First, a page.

Like you I feel hearing others kitchen and bathroom noises is not desirable and I often wondered why more units could not be separated by garages where this is possible. I know end on bathrooms are cost driven but even they would be better than a bedroom being end on to someone's bathroom especially when the walls are not properly soundproofed.

          Once again we could learn from overseas places where concrete is often used for walls between tenancies.

          If you go to the TT you may have to get some Db readings done. There are different allowances for noise after certain hours.

          You mention the gib screws and the bodgy job……do you think there was consent to do this?

          • Treetop

            Think no consent was given by the council.

            My brother runs a small building company and lives in another part of the country. When he saw the botch up he said it all needs to be ripped out and redone.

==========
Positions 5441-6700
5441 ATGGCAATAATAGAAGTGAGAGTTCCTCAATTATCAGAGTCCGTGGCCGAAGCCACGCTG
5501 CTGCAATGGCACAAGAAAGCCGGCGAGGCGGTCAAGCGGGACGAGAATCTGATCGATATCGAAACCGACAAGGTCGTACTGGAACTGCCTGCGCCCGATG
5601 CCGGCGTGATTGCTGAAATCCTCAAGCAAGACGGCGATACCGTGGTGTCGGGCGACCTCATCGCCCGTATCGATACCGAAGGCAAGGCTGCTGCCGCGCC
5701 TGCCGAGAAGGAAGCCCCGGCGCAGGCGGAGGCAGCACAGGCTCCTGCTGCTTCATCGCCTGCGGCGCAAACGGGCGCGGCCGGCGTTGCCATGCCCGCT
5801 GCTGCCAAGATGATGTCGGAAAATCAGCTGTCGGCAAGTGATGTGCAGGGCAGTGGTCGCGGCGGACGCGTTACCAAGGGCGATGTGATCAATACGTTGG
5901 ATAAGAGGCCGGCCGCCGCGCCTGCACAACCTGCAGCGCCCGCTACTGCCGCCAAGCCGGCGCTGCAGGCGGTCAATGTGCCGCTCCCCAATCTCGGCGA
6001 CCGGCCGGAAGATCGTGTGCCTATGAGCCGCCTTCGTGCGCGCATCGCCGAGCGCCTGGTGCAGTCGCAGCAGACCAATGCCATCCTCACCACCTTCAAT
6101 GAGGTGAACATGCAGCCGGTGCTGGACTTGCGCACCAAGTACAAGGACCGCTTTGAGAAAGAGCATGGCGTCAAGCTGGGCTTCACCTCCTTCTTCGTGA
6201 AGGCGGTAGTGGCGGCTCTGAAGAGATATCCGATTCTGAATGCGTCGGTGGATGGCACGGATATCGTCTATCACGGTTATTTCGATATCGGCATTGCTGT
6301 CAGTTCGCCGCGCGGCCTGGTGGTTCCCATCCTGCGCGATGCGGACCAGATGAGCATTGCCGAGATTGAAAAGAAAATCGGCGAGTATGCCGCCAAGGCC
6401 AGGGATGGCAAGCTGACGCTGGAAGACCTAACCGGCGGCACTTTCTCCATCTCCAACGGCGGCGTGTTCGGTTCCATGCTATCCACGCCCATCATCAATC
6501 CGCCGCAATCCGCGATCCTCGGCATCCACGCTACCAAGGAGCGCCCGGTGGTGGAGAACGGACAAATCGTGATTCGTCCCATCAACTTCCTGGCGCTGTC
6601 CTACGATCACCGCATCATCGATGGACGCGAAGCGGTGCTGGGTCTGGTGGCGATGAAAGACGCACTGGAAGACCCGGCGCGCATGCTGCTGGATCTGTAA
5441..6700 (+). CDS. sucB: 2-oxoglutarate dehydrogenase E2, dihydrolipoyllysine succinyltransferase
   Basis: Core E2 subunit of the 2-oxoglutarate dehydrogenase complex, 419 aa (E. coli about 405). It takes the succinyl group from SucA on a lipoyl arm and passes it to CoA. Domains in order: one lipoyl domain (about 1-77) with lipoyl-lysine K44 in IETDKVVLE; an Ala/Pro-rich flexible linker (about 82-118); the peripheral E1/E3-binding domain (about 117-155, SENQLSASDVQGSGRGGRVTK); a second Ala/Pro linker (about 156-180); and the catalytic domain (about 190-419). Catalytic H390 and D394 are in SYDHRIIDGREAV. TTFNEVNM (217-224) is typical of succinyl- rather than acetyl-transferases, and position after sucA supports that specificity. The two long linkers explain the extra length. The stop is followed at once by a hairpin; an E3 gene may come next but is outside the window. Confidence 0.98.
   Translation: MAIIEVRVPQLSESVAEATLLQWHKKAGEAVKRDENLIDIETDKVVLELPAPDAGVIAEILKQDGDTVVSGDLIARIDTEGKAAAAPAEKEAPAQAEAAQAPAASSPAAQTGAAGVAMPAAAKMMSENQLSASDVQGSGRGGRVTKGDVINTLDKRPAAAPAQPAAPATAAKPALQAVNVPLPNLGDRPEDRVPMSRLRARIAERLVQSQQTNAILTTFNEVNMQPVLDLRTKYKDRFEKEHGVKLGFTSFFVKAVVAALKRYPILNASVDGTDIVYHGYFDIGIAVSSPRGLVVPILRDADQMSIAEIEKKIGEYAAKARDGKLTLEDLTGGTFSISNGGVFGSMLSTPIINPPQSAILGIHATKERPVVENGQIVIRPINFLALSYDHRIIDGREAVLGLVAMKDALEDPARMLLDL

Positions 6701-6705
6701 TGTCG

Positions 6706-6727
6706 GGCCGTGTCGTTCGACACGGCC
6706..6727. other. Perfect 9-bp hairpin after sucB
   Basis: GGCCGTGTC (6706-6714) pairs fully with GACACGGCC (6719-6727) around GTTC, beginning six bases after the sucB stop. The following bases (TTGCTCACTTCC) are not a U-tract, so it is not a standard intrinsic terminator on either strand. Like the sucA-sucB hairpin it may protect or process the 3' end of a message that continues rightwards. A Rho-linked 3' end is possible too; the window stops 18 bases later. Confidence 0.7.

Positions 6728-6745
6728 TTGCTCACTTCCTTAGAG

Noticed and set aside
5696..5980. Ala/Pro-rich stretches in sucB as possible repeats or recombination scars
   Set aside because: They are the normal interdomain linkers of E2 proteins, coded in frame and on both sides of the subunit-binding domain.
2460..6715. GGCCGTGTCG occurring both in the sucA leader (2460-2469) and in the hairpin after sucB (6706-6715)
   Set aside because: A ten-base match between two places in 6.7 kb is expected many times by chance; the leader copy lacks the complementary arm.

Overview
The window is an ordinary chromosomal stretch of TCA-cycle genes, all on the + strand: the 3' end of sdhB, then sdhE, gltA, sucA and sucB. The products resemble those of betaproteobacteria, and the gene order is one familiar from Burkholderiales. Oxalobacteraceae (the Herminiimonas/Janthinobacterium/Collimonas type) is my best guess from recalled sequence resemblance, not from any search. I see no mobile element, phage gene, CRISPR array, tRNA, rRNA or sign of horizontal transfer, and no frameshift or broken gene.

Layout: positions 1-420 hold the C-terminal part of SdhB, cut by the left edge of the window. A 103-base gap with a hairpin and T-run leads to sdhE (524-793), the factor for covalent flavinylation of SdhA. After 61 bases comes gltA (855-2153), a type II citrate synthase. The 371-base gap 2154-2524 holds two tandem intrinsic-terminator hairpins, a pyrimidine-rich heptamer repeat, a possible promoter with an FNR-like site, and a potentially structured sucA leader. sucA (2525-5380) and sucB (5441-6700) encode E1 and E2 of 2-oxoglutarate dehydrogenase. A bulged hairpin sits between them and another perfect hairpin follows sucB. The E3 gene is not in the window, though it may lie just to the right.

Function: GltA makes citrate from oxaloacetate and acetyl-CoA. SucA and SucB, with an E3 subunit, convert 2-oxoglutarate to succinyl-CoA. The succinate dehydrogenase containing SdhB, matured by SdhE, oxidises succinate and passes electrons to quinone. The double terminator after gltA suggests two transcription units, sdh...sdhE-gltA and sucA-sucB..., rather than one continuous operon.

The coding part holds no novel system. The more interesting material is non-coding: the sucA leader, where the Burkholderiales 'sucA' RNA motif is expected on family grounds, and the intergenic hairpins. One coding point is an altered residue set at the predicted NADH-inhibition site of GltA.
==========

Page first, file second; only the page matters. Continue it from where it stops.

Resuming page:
3 hours into the job I tried to stop it as a call to my brother confirmed the job would be a fail.

            Yes a noise meter would be required. The reverberation is awful as from hard surfaces (a laundry, 2 bathrooms, 2 toliets and a kitchen).

            I could set up a Web cam with sound.

            • David_Mac

              What is your ideal outcome Treetop?

              What are you trying to achieve? To prove that the house is not compliant? That your landlord is in breach of the law?

              Tilting at windmills. A 100% win leaves you in the same situation.

              Carp Dime

              • Treetop

                Ideal out come is a quiet bedroom (minimal noise) from 10 pm – 7 am.